The University of California (UC) is currently in negotiations to renew its systemwide licenses with Elsevier, one of the world’s largest commercial academic journal publishers. These negotiations directly support UC’s mission by facilitating the broadest possible access to UC research results and providing leadership in transforming scholarly publishing into a system that is open, fair and transparent.
As the UC renegotiates its contract with Elsevier, we also have an opportunity to align our journal licensing agreements with the university’s goal of advancing open access. As stated in the UC’s Presidential Open Access Policy:
The University of California is committed to disseminating its research and scholarship as widely as possible [and] recognizes the benefits that accrue to its authors as individual scholars and to the scholarly enterprise from such wide dissemination, including greater recognition, more thorough review, consideration, and critique, and a general increase in scientific, scholarly, and critical knowledge.
The Academic Senate’s Open Access Policy affirms this commitment: “As part of a public university system, the faculty is dedicated to making its scholarship available to the people of California and the world.”
The goal of these negotiations is to increase the transparency and impact of UC research through open access. Because the UC accounts for nearly 10% of all U.S. publishing output — the most of any public educational institution in the country — the UC is in a position to lead the way towards a more open and sustainable scholarly publishing system.
Negotiation Progress and Next Steps
Update: February 6, 2019 — The Audrey Geisel University Librarian hosted a town hall meeting for faculty,staff, and students to learn more about the UC’s ongoing negotiations with Elsevier and to provide input andask questions. A copy of the presentation can be viewed here.
Update: February 1, 2019 — The UC and Elsevier have agreed to continue good-faith discussions for the time being. For now, access is expected to continue. Should we learn of any changes to access at UC, we will notify our community.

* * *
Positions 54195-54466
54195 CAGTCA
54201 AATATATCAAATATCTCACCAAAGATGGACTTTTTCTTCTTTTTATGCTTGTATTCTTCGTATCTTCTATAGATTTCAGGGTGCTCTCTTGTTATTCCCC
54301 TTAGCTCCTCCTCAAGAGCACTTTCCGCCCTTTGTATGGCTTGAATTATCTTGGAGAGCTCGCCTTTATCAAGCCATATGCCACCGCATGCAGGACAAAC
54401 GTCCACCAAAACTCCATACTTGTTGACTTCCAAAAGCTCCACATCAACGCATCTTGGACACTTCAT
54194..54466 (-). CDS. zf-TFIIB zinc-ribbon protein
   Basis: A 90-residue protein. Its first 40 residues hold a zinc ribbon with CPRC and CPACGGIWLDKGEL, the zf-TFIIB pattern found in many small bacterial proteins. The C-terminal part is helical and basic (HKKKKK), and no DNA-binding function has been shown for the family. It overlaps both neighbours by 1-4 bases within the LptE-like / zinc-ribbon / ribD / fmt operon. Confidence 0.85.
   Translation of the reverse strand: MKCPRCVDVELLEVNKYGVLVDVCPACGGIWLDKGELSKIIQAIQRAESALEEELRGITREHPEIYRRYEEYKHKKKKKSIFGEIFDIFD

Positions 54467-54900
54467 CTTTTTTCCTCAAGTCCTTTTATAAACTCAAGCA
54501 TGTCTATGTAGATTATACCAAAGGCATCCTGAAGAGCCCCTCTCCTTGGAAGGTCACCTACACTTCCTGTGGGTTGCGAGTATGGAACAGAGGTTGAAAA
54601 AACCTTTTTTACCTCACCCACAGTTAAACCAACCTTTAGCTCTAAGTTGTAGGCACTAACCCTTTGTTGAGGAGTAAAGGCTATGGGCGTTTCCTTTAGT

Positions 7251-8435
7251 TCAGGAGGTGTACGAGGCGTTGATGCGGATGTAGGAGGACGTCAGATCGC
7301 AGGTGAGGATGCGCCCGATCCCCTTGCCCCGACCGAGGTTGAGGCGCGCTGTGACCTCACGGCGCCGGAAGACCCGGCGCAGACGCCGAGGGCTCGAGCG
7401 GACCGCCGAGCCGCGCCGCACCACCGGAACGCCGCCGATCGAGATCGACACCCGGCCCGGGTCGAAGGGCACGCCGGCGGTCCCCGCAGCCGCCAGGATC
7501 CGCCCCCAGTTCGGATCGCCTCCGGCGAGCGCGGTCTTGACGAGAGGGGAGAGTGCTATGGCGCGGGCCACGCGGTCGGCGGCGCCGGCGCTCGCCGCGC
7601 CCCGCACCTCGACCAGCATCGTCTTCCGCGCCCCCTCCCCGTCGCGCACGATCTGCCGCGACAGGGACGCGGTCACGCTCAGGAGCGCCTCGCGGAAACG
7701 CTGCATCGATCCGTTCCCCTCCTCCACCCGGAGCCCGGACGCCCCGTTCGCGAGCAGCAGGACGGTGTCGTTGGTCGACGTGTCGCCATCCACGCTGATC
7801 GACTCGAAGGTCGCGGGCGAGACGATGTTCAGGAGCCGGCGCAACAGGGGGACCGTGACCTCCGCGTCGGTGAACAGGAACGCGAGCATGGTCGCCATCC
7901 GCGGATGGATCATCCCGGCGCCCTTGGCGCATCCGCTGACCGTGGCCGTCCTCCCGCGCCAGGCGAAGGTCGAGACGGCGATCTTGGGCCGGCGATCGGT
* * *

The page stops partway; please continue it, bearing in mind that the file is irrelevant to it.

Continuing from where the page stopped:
Update: January 1, 2019 — The UC and Elsevier have agreed to continue discussions in January in a good-faith effort to conclude negotiations by January 31, 2019. As part of both parties’ good faith efforts, in January UC and Elsevier have agreed that access will be extended to the University of California during this time, to allow one more month to conclude discussions.
Update: December 17, 2018 — The UC contract with Elsevier expires on December 31, 2018. In anticipation of this date, UC and Elsevier have been negotiating and UC libraries have been preparing for the possibility that the contract will expire before a new agreement is signed.
If the UC and Elsevier are unable to reach an agreement before the current contract ends on December 31, 2018, Elsevier may suspend access to articles published on or after January 1, 2019, as well as to some journals for which the UC does not have perpetual access rights. UC libraries will provide alternate access to these articles.
This negotiation does not impact where UC faculty can publish. UC faculty may continue to publish in and review for any journal of their choice regardless of the outcomes of these negotiations. If successful, UC authors will have the option to make their articles in Elsevier journals open access, with funding support from the university to help pay the article processing charge, or they can opt-out and publish their work as subscription access only.
Even if access to new content is suspended, the UC will continue to have access on ScienceDirect to articles published before January 2019 in all Elsevier journals for which the Library has a pre-existing subscription with perpetual access rights. This content represents about 86% of the journal titles UC has access to in 2018, and the titles in this category are the most heavily used.
For new articles and for the subset of journals for which we lack perpetual rights, the UC libraries will provide alternative means of access to UC readers as they do for any other content that we don’t currently license.
As negotiations progress and we better understand which scenario will come to pass, we will provide an update regarding next steps.
Alternative Access to Content You Need
If there is a period when UC is without a contract and Elsevier suspends our access to new content, here are some other ways to access the articles you need.
We would like to hear input from the campus regarding these negotiations as well as how we can continue to serve the information needs of scholars and researchers if access to 2019 content is suspended. Please join us at our town hall meeting on Wednesday, February 6, from 12 – 1 p.m. in Geisel Library, Seuss Room (main floor).
For further questions, contact:
The Audrey Geisel University Librarian
Associate University Librarian, Collection Services
For media inquires questions, contact:
Interim Director, Communications & Engagement
firstname.lastname@example.org | w. (858) 534-0667 | c. (858) 242-0539